This shows a model of the “threading tetra-intercalator” bound up in the double helix of a DNA sequence. Credit: Brent Iverson
at The University of Texas at Austin have created a molecule that’s so
good at tangling itself inside the double helix of a DNA sequence that
it can stay there for up to 16 days before the DNA liberates itself,
much longer than any other molecule reported.
an important step along the path to someday creating drugs that can go
after rogue DNA directly. Such drugs would be revolutionary in the
treatment of genetic diseases, cancer or retroviruses such as HIV, which
incorporate viral DNA directly into the body’s DNA.
you think of DNA as a spiral staircase,” says Brent Iverson, professor
of chemistry and chair of the department of chemistry and biochemistry,
“imagine sliding something between the steps. That’s what our molecule
does. It can be visualized as binding to DNA in the same way a snake
might climb a ladder. It goes back and forth through the central
staircase with sections of it between the steps. Once in, it takes a
long time to get loose. Our off-rate under the conditions we used is the
slowest we know of by a wide margin.”
Iverson says the goal is to be able to directly turn on or off a particular sequence of genes.
HIV, for example,” he says. “We want to be able to track it to wherever
it is in the chromosome and just sit on it and keep it quiet. Right now
we treat HIV at a much later stage with drugs such as the protease
inhibitors, but at the end of the day, the HIV DNA is still there. This
would be a way to silence that stuff at its source.”
Iverson, whose results were published in Nature Chemistry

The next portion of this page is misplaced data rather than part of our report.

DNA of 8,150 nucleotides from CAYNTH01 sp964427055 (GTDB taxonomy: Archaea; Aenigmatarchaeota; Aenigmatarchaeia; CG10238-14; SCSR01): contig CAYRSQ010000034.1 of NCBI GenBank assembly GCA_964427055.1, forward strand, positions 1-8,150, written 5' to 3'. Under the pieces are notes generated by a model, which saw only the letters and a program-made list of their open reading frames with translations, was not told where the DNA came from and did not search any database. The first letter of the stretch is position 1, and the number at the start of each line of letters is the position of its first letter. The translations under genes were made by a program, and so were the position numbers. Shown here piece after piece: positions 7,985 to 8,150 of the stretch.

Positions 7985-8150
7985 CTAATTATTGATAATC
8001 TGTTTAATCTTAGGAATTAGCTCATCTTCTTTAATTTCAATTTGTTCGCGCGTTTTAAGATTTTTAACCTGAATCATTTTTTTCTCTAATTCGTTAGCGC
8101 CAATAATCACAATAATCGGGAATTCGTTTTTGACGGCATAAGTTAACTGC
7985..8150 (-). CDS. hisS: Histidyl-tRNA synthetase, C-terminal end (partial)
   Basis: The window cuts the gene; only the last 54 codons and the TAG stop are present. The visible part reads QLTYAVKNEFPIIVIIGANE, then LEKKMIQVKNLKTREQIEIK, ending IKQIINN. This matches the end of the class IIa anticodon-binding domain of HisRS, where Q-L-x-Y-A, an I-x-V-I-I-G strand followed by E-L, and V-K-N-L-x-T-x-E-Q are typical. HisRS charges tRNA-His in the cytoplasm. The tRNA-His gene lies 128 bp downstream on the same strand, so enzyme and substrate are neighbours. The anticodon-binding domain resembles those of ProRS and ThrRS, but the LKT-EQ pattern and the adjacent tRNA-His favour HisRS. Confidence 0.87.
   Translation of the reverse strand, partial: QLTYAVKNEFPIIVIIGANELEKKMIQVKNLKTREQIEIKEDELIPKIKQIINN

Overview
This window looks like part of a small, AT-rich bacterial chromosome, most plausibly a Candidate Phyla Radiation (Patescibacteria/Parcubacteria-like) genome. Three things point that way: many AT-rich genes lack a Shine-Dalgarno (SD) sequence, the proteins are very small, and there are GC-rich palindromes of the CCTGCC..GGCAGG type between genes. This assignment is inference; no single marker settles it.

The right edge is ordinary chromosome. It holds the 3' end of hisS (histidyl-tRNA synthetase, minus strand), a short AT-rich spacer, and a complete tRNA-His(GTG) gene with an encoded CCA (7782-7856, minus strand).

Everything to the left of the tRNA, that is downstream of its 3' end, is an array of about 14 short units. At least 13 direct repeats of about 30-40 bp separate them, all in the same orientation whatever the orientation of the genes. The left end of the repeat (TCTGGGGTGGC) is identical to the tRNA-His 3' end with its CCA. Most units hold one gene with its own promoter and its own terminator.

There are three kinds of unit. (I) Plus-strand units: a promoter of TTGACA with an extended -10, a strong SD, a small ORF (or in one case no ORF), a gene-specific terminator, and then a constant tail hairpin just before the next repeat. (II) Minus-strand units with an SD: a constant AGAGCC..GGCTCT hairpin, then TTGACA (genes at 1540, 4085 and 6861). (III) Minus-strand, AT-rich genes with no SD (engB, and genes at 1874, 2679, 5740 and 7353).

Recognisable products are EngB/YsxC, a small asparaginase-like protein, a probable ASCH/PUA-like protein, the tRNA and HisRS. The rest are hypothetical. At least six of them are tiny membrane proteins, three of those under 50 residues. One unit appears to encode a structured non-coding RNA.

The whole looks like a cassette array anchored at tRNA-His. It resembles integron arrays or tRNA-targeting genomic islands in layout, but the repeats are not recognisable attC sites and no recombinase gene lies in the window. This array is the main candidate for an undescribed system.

and presented this month at a colloquium at NYU, strongly cautions that
there are numerous obstacles to overcome before such treatments could
hypothetical drug would have to be able to get into cells and hunt down
a long and specific DNA sequence in the right region of our genome. It
would have to be able to bind to that sequence and stay there long
enough to be therapeutically meaningful.
are the big hurdles, but we jumped over two of them,” says Iverson.
“I’ll give presentations in which I begin by asking: Can DNA be a highly
specific drug target? When I start, a lot of the scientists in the
audience think it’s a ridiculous question. By the time I’m done, and
I’ve shown them what we can do, it’s not so ridiculous anymore.”
order to synthesize their binding molecule, Iverson and his colleagues
begin with the base molecule naphthalenetetracarboxylic diimide (NDI).
It’s a molecule that Iverson’s lab has been studying for more than a
They then piece NDI units together like a chain of tinker toys.
pretty simple for us to make,” says Amy Rhoden Smith, a doctoral
student in Iverson’s lab and co-author on the paper. “We are able to
grow the chain of NDIs from special resin beads. We run reactions right
on the beads, attach pieces in the proper order and keep growing the
molecules until we are ready to cleave them off. It’s mostly automated
at this point.”
Smith says that the modular nature of these NDI chains, and the ease of
assembly, should help enormously as they work toward developing
molecules that bind to longer and more biologically significant DNA
larger molecule is composed of little pieces that bind to short
segments of DNA, kind of like the way Legos fit together,” she says.
“The little pieces can bind different sequences, and we can put them
together in different ways. We can put the Legos in a different
arrangement. Then we scan for sequences that they’ll bind.”
and Rhoden Smith’s co-authors on the paper were Maha Zewail-Foote, a
visiting scientist in Iverson’s lab who’s now an associate professor and
chairman of chemistry at Southwestern University in Georgetown; Garen
Holman, another former doctoral student of Iverson’s who did most of the
experimental work before obtaining his Ph.D.; and Kenneth Johnson, the
Roger J. Williams Centennial Professor in Biochemistry at The University
of Texas at Austin.